In a world beset with war, hunger, crime, and injustice, there are far worse problems than the act of electronic vandalism that plagued thousands of computers across the country this week.

Even so, the episode deserves close and continuing scrutiny because it's the most serious one yet, because the problem could get much worse as one sick prank gives ideas to other immature minds, and because it shows just how vulnerable even the most sophisticated forms of modern technology can be.We're referring to the episode in which a computer "virus" infected a network linking some 50,000 computers in major universities and scientific centers around the country, including a NASA and nuclear weapons lab and other federal research facilities.

A computer "virus" is a tiny program introduced clandestinely into a data processing system. In its most vicious forms, such a "virus" can destroy data or cripple a computer.

Though it was the most extensive case of electronic vandalism so far, this week's "virus" attack could have been much worse. While no data was destroyed, the attack did delay some important research. Even though there was no permanent damage or breaches of national security, the potential for such harm is abundantly clear.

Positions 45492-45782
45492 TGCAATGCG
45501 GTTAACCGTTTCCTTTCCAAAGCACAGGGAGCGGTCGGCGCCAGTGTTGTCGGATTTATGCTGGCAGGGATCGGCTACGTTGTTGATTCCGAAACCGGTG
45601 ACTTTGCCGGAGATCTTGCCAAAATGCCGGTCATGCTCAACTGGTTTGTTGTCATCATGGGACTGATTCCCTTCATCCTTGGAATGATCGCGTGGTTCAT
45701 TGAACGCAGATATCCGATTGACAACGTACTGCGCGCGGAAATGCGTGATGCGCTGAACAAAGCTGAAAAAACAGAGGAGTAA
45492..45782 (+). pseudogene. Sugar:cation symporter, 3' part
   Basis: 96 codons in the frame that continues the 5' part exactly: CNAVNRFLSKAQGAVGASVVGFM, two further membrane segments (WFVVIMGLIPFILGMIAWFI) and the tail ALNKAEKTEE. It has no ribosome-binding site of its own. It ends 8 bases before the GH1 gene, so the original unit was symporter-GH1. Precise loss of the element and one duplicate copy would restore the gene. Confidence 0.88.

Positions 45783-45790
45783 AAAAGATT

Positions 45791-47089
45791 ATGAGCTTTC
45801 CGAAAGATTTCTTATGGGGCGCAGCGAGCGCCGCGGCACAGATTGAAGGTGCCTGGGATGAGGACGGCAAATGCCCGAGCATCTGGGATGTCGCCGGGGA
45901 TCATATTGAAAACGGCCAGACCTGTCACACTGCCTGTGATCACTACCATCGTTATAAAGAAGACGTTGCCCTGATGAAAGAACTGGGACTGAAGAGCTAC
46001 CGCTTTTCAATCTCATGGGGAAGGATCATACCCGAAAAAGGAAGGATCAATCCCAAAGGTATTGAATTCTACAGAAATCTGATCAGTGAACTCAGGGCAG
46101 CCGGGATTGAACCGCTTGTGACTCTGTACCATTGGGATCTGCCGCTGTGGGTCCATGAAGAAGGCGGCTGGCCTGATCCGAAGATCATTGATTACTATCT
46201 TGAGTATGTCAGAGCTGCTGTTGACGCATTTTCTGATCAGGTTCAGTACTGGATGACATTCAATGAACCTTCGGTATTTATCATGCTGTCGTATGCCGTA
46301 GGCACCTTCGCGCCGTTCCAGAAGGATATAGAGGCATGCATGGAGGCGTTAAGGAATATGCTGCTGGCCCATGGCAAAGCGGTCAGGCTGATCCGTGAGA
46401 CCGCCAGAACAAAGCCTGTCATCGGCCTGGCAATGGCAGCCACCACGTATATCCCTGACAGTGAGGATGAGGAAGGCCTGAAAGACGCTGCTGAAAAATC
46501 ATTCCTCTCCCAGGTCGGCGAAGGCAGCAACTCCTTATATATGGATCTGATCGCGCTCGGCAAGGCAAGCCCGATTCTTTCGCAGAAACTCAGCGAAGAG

Under the Computer Fraud and Abuse Act, unauthorized access to federal government computers is a crime. Clearly, the law is not a sufficiently effective deterrent.

As computer technology advances, one of its challenges will be to produce better methods of protecting itself from anti-social tampering. But it's a well-known fact of life that the safeguards produced by one inventive person can be circumvented by someone even more ingenious.

If there's a lesson in this week's computer "virus" attack, perhaps it's that better laws and better technology are still no substitute for better people - meaning people with a keener sense of social responsibility.